Changes over time in the number of patients with BASDAI within a specific interval in two treatment strategies. Strategy 1 consists of five available non-steroidal anti-inflammatory drugs (NSAIDs) and Strategy 2 consists of the same available NSAIDs as in Strategy 1 and two tumour necrosis factor-α antagonists
© Copyright Policy - OpenAccess
Related In: Results  -  Collection

License 1 - License 2
Show All Figures
getmorefigures.php?uid=PMC4597433&req=5

Fig3: Changes over time in the number of patients with BASDAI within a specific interval in two treatment strategies. Strategy 1 consists of five available non-steroidal anti-inflammatory drugs (NSAIDs) and Strategy 2 consists of the same available NSAIDs as in Strategy 1 and two tumour necrosis factor-α antagonists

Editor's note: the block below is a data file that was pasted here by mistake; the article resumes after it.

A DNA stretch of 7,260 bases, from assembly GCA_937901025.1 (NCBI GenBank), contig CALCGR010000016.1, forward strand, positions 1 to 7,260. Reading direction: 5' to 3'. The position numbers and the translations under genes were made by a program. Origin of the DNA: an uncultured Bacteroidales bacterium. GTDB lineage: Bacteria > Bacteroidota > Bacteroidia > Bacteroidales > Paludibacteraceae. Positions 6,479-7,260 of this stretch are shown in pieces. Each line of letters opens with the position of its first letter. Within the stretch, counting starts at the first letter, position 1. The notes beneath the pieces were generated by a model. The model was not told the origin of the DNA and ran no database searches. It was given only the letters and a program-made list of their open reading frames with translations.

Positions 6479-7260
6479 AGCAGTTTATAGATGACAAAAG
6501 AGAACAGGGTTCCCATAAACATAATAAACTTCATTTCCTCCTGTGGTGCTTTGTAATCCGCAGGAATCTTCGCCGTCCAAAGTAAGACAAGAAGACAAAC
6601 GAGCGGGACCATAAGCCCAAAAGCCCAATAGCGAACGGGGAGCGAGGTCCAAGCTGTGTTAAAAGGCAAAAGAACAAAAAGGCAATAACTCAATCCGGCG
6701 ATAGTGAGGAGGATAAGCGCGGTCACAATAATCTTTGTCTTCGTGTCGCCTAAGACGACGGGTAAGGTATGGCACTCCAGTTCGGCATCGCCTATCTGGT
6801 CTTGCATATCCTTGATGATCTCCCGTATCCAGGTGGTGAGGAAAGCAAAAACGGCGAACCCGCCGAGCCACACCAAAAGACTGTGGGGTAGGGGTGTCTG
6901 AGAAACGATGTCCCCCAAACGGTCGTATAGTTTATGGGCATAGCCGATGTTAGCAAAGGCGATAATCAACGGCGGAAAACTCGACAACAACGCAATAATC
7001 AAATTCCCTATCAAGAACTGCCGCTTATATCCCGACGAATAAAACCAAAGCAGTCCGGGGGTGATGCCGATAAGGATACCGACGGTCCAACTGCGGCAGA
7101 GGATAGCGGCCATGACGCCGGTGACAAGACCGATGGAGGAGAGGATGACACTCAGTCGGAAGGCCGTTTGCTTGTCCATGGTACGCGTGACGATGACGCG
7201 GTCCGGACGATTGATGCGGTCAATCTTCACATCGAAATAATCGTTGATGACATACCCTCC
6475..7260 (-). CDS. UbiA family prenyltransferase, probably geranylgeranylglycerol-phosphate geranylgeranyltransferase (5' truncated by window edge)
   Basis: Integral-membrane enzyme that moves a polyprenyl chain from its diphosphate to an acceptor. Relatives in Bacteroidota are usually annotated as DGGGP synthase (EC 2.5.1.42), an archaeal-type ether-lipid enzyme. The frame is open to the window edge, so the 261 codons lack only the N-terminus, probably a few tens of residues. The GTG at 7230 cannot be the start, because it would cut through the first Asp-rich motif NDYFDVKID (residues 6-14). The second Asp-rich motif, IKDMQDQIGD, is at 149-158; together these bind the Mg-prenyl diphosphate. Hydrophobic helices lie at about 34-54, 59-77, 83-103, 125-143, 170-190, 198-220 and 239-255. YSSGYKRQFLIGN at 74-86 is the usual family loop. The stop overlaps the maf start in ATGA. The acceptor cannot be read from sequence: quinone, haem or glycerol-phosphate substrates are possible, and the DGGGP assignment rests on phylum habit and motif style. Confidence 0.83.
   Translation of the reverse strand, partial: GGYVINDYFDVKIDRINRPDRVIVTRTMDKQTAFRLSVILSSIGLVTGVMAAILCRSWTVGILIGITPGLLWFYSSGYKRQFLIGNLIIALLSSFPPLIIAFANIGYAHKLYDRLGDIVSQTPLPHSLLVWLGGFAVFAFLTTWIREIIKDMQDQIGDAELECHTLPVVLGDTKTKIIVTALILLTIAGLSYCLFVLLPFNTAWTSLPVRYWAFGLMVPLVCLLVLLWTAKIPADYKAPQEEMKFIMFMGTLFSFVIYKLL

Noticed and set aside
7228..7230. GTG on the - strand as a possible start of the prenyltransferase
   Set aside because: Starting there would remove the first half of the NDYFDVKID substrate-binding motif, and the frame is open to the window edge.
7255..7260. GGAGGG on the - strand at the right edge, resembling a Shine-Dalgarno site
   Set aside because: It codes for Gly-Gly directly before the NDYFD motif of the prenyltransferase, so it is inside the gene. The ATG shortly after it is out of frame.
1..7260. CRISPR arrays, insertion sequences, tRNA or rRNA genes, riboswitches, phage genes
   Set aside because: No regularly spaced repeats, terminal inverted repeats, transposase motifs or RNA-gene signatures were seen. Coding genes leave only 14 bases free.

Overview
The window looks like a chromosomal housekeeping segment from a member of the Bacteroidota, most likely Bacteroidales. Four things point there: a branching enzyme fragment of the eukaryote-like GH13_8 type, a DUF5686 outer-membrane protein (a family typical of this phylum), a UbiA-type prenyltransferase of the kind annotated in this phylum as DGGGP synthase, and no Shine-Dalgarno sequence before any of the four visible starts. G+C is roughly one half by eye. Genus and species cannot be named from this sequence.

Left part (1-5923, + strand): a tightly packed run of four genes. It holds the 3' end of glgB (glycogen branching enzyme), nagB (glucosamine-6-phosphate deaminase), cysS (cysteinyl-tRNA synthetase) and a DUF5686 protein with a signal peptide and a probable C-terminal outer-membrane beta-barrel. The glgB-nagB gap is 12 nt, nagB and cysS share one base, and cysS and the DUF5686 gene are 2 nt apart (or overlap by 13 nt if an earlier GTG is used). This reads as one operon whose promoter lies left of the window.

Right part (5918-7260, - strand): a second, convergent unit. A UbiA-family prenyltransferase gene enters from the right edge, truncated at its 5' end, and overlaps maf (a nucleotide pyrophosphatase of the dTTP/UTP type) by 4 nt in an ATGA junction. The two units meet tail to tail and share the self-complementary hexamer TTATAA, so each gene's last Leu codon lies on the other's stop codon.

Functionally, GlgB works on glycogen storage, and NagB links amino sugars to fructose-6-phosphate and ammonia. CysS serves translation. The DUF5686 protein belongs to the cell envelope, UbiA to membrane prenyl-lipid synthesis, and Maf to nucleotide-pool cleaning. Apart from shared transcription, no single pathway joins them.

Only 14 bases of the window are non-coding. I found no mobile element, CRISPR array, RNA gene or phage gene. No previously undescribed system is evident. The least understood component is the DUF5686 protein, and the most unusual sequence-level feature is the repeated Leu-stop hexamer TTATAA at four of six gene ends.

Mentions: The predicted size of the prevalent AS populations at yearly time points between January 1, 2014 and January 1, 2034 varied within the range of 67,145–69,957, corresponding to a prevalence of approximately 0.4 %. Forty-four to 46 percent of the patients received anti-TNF agents over the period from 2014 to 2034. The numbers of AS patients with low BASDAI in the intervals [0, 2) and [2, 4) were higher in Strategy 2 than in Strategy 1, while those with moderate to high BASDAI in the intervals [4, 6) and [6, 8) were higher in Strategy 1 than in Strategy 2 over time (Fig. 3; the square bracket or the parenthesis at one end of an interval indicates that its adjacent endpoint is included or excluded, respectively). Differences in the number of AS patients with very high BASDAI in the interval [8, 10] were negligible between the two strategies. Inclusion of two anti-TNF agents in the AS treatment (Strategy 2) affects the numbers of AS patients with BASDAI in the intervals [4, 6) and [0, 2] more pronouncedly in the other intervals.Fig. 3